Zondo: Zuma will face full might of law for leaving inquiry without permission

For this, Zondo said Zuma will face the might of the law and he will ask the Constitutional Court to compel him to testify.

FILE: Former President Jacob Zuma at the state capture inquiry in Johannesburg on 17 November 2020. Picture: Abigail Javier/Eyewitness News.

JOHANNESBURG - Deputy Chief Justice Raymond Zondo on Monday said former President Jacob Zuma was told that the summons against him meant he wasn’t allowed to leave the state capture commission without his permission, but he left anyway.

For this, Zondo said Zuma would face the full might of the law and he would ask the Constitutional Court to compel him to testify.

He said otherwise the former president’s conduct would send the message that the commission can be defied by those who don’t want to testify.

“Mr Zuma could not have been under any confusion about the need to request my permission on Tuesday because on Tuesday, through his council, he requested my permission not to be in attendance on Wednesday.”

Zondo said Zuma knew that he would be defying the commission when he left on Thursday.

“On Thursday, before he left, the head of the commission's legal team had made it clear that as long as the summons stood it was binding and it was not up to him to excuse himself.”

The commission secretary will lay a criminal charge against Zuma and apply for an urgent order from the ConCourt to compel him to give evidence and not leave until Zondo said he could.

“It is therefore quite important for the proper functioning of this commission that Mr Zuma’s conduct be dealt with in a manner in which our law provides that it should be dealt with.”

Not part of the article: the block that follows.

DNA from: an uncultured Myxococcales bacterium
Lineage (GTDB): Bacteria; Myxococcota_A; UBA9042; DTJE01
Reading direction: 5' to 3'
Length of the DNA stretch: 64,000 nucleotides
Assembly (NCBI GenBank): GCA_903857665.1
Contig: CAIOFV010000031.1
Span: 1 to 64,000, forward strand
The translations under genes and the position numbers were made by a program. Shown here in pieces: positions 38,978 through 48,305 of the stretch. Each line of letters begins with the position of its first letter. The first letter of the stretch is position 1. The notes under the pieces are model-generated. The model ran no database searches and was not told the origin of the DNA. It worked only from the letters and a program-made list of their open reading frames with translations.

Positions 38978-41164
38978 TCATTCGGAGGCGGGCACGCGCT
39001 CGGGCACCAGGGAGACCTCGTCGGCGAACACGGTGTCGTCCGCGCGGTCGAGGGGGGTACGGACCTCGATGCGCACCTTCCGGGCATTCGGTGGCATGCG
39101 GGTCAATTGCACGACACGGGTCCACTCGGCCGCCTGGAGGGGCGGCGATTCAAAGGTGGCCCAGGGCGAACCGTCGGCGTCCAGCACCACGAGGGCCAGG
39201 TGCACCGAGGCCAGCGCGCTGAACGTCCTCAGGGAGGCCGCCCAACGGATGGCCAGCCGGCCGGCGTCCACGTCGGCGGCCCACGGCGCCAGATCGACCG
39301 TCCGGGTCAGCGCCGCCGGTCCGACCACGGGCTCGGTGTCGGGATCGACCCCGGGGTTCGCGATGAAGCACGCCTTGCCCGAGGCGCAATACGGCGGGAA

Zondo said Zuma’s decision to leave the commission without permission in the face of a valid and binding summons was a serious matter and impacted the integrity of the inquiry, the rule of law, and public accountability.


Meanwhile, Zuma’s supporters said they were already mobilising themselves ahead of his appearance in the Pietermaritzburg High Court in two weeks’ time.

Zuma and French arms company Thales face fraud, corruption and racketeering linked to the arms deal.

But he and his supporters claim that the case is an orchestration of his political enemies.

Bishop Sandile Ndlela of the United Methodist Church said they plan to come out in their numbers to support Zuma on 8 December.

“We still support Jacob Zuma and even now there is a rumour saying there is a warrant of arrest because he left the commission without permission, we won’t allow that. There is freedom - if I don’t like what you are doing to me, I’ve got the right to walk out and leave you alone.”

Download the EWN app to your iOS or Android device.